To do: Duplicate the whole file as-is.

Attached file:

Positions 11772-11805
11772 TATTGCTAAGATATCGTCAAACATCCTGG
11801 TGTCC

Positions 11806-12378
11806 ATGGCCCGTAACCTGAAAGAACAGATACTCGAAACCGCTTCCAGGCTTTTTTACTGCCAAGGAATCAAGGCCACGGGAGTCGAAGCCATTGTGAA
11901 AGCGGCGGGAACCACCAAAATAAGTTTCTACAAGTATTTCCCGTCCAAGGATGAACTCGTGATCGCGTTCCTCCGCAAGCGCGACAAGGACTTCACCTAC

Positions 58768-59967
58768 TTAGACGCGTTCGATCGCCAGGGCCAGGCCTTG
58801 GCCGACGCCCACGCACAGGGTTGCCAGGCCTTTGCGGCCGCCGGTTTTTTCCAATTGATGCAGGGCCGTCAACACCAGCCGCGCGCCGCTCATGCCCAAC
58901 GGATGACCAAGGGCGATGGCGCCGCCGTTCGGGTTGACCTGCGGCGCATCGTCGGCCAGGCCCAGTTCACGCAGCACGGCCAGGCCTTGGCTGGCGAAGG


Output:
Positions 11772-11805
11772 TATTGCTAAGATATCGTCAAACATCCTGG
11801 TGTCC

Positions 11806-12378
11806 ATGGCCCGTAACCTGAAAGAACAGATACTCGAAACCGCTTCCAGGCTTTTTTACTGCCAAGGAATCAAGGCCACGGGAGTCGAAGCCATTGTGAA
11901 AGCGGCGGGAACCACCAAAATAAGTTTCTACAAGTATTTCCCGTCCAAGGATGAACTCGTGATCGCGTTCCTCCGCAAGCGCGACAAGGACTTCACCTAC

Positions 58768-59967
58768 TTAGACGCGTTCGATCGCCAGGGCCAGGCCTTG
58801 GCCGACGCCCACGCACAGGGTTGCCAGGCCTTTGCGGCCGCCGGTTTTTTCCAATTGATGCAGGGCCGTCAACACCAGCCGCGCGCCGCTCATGCCCAAC
58901 GGATGACCAAGGGCGATGGCGCCGCCGTTCGGGTTGACCTGCGGCGCATCGTCGGCCAGGCCCAGTTCACGCAGCACGGCCAGGCCTTGGCTGGCGAAGG